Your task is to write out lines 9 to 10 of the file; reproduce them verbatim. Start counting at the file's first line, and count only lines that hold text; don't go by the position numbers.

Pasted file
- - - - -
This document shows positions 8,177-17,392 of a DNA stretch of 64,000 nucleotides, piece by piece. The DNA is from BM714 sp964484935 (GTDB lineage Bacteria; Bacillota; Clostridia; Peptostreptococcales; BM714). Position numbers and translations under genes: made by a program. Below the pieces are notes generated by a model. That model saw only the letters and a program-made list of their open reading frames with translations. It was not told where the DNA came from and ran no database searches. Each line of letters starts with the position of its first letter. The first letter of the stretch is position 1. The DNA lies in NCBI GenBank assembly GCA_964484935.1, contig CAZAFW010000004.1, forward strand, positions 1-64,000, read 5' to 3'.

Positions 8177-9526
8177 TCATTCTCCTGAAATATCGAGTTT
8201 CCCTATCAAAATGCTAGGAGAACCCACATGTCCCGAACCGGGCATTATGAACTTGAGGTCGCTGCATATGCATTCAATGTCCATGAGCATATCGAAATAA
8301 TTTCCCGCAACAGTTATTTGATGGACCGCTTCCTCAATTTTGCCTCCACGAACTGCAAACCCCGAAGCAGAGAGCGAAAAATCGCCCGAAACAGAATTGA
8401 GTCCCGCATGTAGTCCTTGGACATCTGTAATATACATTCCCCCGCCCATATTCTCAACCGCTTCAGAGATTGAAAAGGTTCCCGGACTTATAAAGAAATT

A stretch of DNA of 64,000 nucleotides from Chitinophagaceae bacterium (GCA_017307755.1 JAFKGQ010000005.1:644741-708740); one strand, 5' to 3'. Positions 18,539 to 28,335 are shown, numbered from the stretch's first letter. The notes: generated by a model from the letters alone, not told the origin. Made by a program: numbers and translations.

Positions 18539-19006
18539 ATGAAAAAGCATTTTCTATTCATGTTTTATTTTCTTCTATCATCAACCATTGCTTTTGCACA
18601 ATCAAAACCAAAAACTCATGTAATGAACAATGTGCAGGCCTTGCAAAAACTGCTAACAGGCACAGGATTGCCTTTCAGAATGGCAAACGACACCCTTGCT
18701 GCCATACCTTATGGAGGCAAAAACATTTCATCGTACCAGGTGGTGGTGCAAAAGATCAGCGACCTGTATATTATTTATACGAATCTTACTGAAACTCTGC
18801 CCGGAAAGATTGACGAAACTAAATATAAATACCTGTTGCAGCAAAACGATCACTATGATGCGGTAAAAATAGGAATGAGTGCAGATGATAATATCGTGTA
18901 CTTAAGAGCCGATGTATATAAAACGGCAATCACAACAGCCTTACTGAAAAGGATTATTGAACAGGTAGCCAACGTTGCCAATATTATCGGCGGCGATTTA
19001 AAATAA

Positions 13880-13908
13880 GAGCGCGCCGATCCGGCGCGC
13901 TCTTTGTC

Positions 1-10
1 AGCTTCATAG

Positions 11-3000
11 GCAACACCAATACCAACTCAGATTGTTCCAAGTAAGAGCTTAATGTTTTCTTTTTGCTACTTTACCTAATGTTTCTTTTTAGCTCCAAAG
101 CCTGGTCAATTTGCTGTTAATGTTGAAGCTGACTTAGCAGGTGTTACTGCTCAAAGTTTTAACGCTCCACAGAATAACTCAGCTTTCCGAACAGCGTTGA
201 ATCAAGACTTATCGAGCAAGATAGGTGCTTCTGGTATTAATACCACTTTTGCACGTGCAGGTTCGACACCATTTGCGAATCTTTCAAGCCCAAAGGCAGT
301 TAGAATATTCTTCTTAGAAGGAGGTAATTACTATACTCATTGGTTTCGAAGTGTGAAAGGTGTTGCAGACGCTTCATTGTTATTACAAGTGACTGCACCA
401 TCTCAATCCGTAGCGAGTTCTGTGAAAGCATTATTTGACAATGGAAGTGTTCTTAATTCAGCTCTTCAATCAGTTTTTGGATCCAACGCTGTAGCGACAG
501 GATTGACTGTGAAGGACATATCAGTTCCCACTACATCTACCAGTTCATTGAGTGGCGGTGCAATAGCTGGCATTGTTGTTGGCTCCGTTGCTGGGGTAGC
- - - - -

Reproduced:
18539 ATGAAAAAGCATTTTCTATTCATGTTTTATTTTCTTCTATCATCAACCATTGCTTTTGCACA
18601 ATCAAAACCAAAAACTCATGTAATGAACAATGTGCAGGCCTTGCAAAAACTGCTAACAGGCACAGGATTGCCTTTCAGAATGGCAAACGACACCCTTGCT